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2. Using the command line

When you log in via SSH, you are presented with the command line interface, by means of the shell. The current default is Bash. Bash stands for “Bourne Again SHell”, and is one (but the most commonly used by far) of many shells available for Linux. A shell is what interprets what you type into the prompt and makes things happen - different shells do things differently. Your default shell is bash, although you can change it if you wish, but this document will only give you a brief introduction to using the shell to run programs and use the filesystem.

The Prompt

The first thing you should notice is that your shell puts something at the start of every line. This is called the prompt and it looks something like this:


The default prompt tells us our username (tcmal), the host we're on (sontaran), and the path we're at (~, which is an alias for your home directory - /home/<username>).

We can enter commands after the prompt, hit enter, and once they're done executing we'll get another prompt back.

tcmal@sontaran:~$ whoami
tcmal@sontaran:~$ hostname -f
tcmal@sontaran:~$ pwd

While you're at your prompt, you can also use the arrow keys to scroll back up your command history, and Ctrl+R to search through it.

Moving around

As mentioned above, our current directory is shown at the start of our prompt. You'll almost always start off in ~.

We can use cd to change the directory we're in. It takes the name of the directory we want to change to, with two special cases - . always means stay in the same directory and .. means go one level up.

tcmal@sontaran:~$ cd ..
tcmal@sontaran:/home$ cd tcmal

This is more interesting if we make some directories, so let's make a few test ones using mkdir:

tcmal@sontaran:~$ mkdir test
tcmal@sontaran:~$ cd test
tcmal@sontaran:~/test$ mkdir test2
tcmal@sontaran:~/test$ cd test2/
tcmal@sontaran:~/test/test2$ pwd
tcmal@sontaran:~/test/test2$ cd ..

pwd outputs the full path to whatever directory we're currently in. This path is absolute because it starts with a / - the filesystem root.

We can use ls to see what's in our directory.

tcmal@sontaran:~/test$ mkdir test3
tcmal@sontaran:~/test$ ls
test2  test3
tcmal@sontaran:~/test$ ls -al
total 16
drwxr-xr-x 4 tcmal 1004 4096 Oct 26 22:49 .
drwxr-xr-x 7 tcmal 1004 4096 Oct 26 22:49 ..
drwxr-xr-x 2 tcmal 1004 4096 Oct 26 22:49 test2
drwxr-xr-x 2 tcmal 1004 4096 Oct 26 22:49 test3

As well as positional arguments (like test in cd test), most Linux commands will also accept flags - starting with either a single - or two. In ls -al we've passed 2 short flags - a and l. These correspond to 'all' and 'long', and give us the long printout with the 'hidden' directories . and ... Because they're short flags, we only type one -, although we could type ls -a -l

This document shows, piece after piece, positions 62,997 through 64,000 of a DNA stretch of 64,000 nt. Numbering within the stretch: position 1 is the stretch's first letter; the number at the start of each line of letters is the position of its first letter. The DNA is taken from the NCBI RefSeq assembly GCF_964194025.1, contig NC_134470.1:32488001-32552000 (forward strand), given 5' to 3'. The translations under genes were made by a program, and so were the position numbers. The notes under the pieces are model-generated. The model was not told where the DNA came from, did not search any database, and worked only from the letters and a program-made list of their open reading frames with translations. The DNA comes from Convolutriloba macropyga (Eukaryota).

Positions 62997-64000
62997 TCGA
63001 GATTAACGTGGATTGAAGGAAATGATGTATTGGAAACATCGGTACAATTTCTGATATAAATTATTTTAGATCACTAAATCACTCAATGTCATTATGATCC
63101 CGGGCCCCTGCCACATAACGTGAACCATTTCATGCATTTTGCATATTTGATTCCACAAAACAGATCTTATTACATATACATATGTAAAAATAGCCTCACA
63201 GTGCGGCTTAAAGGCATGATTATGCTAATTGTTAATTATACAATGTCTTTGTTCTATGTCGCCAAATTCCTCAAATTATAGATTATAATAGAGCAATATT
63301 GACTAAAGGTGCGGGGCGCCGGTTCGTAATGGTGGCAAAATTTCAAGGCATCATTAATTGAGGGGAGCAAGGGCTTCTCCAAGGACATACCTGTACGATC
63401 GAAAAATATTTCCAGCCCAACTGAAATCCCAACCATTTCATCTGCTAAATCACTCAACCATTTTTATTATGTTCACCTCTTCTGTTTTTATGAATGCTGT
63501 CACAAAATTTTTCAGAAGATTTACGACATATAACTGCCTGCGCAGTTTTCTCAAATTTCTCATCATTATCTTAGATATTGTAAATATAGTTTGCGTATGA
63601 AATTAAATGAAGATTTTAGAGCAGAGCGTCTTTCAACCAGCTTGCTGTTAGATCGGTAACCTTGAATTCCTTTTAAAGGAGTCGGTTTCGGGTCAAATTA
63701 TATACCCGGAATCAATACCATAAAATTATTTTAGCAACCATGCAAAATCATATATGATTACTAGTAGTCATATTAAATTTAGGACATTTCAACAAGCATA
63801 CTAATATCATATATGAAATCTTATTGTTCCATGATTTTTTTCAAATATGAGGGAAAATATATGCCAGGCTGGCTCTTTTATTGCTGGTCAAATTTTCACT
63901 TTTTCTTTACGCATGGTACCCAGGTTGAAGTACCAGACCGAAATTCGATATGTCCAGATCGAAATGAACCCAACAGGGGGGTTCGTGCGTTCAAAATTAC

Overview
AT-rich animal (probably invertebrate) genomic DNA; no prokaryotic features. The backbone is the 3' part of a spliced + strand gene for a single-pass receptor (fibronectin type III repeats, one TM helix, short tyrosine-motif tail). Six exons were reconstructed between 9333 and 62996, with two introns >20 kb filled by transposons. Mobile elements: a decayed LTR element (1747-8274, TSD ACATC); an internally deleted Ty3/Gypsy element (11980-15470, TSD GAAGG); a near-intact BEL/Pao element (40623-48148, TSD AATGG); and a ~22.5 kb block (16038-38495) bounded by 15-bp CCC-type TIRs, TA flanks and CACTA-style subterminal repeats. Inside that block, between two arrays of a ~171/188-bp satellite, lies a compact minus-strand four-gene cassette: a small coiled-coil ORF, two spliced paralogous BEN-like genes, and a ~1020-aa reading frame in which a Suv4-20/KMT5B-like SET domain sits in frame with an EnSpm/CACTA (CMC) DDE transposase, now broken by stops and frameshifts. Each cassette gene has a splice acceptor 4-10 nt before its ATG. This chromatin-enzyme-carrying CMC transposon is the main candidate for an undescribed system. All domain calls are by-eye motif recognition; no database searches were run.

Now that we know how to make directories, lets clean up after ourselves. Replace <username> with whatever your username is.

tcmal@sontaran:~/test$ cd /home/<username>
tcmal@sontaran:~$ rm --recursive test 

Note that we gave cd an absolute path - this is totally fine. We also could have said cd ~ - bash would have replaced the ~ with the same thing before it called cd.

When we call rm, this time we pass it the long flag recursive. Unlike short flags, you need to pass each long flag with a seperate '–'. The recursive flag is needed when you're deleting directories - like most long flags there is a corresponding short flag, so we could have said rm -r test

Learning how to use programs

The best way to learn how a program works and how to use it is by reading the man page (manual page) built into the system about that program. To find out what a program does and how to use it, simply type man [program name]. Try it now -man cat.

This takes us away from our shell and into a pager. You can scroll up and down using up and down arrows, page up and page down, and space and return. Don't worry if you don't understand everything written there, you're not expected to memorize all of a program's options - that's why they're so easily accessible in man pages! Press q to quit the man page reader.

Finding a program for your purpose

If you know what sort of program you want to run, but aren't sure of the name (or if such a program exists), you can use apropos to search for a program by function. For instance, say we want to find an IRC client but we don't know the names of any. We type: apropos irc But we get quite a lot of matches, most of which are no use to us. This is because the search has turned up a load of results where “irc” was part of another word, such as “circular”. If we have a quick look at man apropos we find out that the -e flag searches for exact matches: apropos -e irc

Yay, we've narrowed our matches down to what we wanted! Alternatively we could have tried apropos “irc client” which would have yielded the same results. However, typing apropos irc client without the quotes would have returned twice the unwanted results, as it would have searched for both “irc” and “client” and given you results for either. The quotes tell Bash to treat what you put in them as one continuous string.

Now go to the next tutorial to learn about how to create a web page that is automatically hosted by Tardis, on your own subdomain.

howto/terminal.txt · Last modified: 2023/09/15 10:39 by andrewferguson